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ATD Blog

Negotiation Anxiety: Nervous vs. Stressed

Wednesday, February 27, 2019

When you are facing a negotiation, how do you usually describe the way you feel? Most people say “anxious.” When you think about it, anxiety is a very generic term. I suggest making a distinction between two different kinds of anxiety: nervousness and stress.

Being nervous is a natural emotion whenever we are faced with a situation that is new or in which we think we have something to gain or lose. Stress is what you feel when you are unprepared. You really can’t avoid feeling nervous; you can prepare for and avoid being stressed.

This is a valuable distinction that applies to negotiating. Many expert negotiators feel nervous when going into the part of the negotiation that involves their counterparts; I know I do. As long as I have prepared effectively, I feel no stress. This is vitally important. Being nervous heightens my attention to what is going on around me. When interacting with my counterpart, it means I can focus my attention on that individual and really listen to everything they are saying (or not saying).

Science tells us that when we feel stress, our brains are flooded with hormones that motivate us to flee, fight, or freeze. None of these behaviors are effective in negotiations. When experiencing stress, we become narrowly focused on ourselves. To reach agreement, it is essential that you shift your focus away from yourself to your counterpart. Without a thorough understanding of your counterpart’s needs, you will be unable to find all the places you may already be in agreement and ways to bridge any gaps that remain.


When Negotiating, Preparation Is the Best Antidote to Stress!

Preparation is what you do, on your own, before you have any interaction with your counterpart. I call it being negotiation-ready, and I break it down into three key activities: research, rehearse, and review. While I do lots of training around negotiation readiness, here are some key concepts:

  • Research. Spend time thinking about what each party really needs from an agreement. What problems are you trying to solve? As you think about your counterpart, avoid assumptions and frame your thoughts in terms of testable hypotheses and questions.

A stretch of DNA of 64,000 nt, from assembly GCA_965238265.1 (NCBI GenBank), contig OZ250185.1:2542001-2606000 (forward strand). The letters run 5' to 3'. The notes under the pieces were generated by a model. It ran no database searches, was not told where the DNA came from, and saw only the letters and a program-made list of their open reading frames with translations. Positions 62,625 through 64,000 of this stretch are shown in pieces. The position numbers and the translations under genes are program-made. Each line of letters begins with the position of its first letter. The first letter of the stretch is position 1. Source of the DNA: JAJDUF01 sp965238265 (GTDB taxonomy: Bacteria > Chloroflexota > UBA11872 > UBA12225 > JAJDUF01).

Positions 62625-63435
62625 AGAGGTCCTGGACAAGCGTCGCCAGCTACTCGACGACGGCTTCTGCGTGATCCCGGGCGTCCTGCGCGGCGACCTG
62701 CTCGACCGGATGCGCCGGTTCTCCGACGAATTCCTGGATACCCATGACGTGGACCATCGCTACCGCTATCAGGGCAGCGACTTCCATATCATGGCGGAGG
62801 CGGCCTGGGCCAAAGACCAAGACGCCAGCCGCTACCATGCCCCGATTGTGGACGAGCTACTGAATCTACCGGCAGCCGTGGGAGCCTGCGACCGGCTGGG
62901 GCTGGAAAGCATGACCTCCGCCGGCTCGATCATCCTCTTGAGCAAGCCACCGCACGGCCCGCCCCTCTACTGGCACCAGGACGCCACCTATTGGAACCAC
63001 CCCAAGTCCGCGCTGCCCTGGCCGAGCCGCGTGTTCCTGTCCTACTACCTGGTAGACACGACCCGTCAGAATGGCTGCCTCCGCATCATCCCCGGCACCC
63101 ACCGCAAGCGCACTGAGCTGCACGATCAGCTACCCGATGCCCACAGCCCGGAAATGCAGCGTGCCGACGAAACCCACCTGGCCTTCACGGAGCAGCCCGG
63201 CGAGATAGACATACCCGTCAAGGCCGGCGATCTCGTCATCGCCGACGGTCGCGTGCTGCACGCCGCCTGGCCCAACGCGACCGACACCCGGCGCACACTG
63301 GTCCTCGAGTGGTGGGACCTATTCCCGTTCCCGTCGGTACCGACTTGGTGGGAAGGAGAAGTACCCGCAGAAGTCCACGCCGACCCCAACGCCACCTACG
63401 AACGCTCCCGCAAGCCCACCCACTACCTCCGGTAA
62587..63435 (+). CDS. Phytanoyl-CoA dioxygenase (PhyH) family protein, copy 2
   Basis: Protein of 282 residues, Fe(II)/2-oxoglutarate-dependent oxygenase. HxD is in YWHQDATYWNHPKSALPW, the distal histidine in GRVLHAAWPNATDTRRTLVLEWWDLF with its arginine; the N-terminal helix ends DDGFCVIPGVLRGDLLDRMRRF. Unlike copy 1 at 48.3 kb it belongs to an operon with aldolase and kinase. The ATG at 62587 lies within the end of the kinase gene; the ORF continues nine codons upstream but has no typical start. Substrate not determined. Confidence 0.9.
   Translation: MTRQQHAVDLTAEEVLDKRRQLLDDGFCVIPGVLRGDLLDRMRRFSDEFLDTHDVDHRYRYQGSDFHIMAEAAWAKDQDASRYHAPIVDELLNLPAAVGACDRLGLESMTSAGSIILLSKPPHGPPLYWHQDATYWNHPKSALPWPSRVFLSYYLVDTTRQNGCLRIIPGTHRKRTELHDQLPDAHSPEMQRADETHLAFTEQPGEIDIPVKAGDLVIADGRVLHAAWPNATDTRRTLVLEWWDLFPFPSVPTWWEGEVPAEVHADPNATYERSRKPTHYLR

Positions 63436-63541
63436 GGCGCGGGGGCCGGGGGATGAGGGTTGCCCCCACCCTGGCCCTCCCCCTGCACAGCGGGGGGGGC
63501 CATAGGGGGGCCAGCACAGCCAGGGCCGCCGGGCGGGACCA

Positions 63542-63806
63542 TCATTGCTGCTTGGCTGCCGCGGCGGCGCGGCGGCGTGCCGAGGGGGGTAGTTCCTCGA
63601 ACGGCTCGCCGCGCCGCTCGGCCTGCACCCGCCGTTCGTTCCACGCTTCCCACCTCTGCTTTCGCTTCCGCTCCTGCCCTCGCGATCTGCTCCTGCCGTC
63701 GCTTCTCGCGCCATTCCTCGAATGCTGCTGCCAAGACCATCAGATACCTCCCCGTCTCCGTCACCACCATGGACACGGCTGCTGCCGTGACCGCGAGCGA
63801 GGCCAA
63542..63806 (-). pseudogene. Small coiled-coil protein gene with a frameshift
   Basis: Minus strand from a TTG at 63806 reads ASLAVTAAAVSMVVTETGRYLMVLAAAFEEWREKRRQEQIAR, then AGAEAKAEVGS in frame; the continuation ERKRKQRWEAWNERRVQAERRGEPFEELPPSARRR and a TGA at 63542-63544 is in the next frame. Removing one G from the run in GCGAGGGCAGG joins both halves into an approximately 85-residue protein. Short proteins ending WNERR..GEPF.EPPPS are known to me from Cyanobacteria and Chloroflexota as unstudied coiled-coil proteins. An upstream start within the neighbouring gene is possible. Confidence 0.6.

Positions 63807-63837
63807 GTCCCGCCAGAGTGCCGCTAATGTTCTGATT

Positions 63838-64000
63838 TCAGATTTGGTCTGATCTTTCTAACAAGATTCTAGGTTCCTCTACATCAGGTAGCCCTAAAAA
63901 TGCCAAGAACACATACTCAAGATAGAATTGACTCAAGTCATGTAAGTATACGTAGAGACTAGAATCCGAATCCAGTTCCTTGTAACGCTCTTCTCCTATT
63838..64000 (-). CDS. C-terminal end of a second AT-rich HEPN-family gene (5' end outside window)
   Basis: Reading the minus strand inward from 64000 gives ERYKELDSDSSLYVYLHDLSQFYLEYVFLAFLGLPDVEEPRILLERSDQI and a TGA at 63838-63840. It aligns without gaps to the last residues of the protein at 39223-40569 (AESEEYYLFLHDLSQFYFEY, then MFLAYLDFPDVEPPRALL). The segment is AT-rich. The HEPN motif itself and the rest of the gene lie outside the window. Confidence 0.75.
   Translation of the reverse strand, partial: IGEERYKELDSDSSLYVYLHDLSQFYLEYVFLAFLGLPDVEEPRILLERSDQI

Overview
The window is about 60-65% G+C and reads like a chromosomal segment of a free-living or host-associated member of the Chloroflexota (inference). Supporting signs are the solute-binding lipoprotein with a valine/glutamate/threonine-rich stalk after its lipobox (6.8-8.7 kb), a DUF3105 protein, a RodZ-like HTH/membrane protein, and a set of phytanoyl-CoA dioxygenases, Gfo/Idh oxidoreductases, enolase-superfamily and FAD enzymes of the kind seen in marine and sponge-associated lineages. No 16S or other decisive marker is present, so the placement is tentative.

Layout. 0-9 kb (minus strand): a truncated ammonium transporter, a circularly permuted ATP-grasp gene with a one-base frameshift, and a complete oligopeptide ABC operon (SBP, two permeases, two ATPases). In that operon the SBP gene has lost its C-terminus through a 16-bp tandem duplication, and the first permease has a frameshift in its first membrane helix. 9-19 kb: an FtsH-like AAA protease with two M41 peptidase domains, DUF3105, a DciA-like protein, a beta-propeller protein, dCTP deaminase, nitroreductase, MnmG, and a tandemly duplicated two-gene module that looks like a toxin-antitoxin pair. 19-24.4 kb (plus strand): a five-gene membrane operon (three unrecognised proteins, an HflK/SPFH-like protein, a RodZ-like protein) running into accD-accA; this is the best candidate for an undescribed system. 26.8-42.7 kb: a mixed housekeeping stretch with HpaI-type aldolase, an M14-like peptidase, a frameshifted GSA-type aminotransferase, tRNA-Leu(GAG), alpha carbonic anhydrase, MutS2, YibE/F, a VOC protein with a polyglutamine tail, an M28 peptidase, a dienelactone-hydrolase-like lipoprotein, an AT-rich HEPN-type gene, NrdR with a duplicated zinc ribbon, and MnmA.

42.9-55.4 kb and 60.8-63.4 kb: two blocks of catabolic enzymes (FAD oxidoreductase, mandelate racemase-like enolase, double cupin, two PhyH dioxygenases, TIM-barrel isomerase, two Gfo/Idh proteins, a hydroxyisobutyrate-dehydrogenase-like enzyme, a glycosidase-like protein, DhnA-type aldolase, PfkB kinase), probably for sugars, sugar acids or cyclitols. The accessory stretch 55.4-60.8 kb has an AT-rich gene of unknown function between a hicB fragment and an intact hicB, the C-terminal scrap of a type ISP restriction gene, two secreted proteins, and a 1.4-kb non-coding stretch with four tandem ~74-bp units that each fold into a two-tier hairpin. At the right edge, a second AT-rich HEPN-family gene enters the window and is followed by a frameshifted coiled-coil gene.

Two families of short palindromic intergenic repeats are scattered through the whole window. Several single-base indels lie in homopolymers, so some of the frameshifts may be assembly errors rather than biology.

• Rehearse. Write a list of what you want to cover when you are talking with your counterpart. If you have your thoughts in writing, you don’t have to remember them. You now have far more energy to focus on your counterpart.
  • Review. Spend time immediately after any interaction with your counterpart to really think about what you just learned during the interaction. What questions did you answer, what questions remain, where is there agreement, what are the gaps?

Next time you have a negotiation, rather than label your feelings as generic anxiety, get specific! Do the preparation and go into the interaction without stress. Use your nervous energy to focus on your counterpart. You will be more effective, every time!

About the Author

Susan Borke, principal of BorkeWorks, is passionate about helping people develop as effective negotiators. Susan gained more than 25 years of negotiation training experience with domestic and international commercial companies, educational institutions, and nonprofits while serving as a media executive at CBS and in-house counsel at National Geographic. She believes that training should engage participants, and she offers highly interactive programs that earn rave reviews from attendees and human resources departments.

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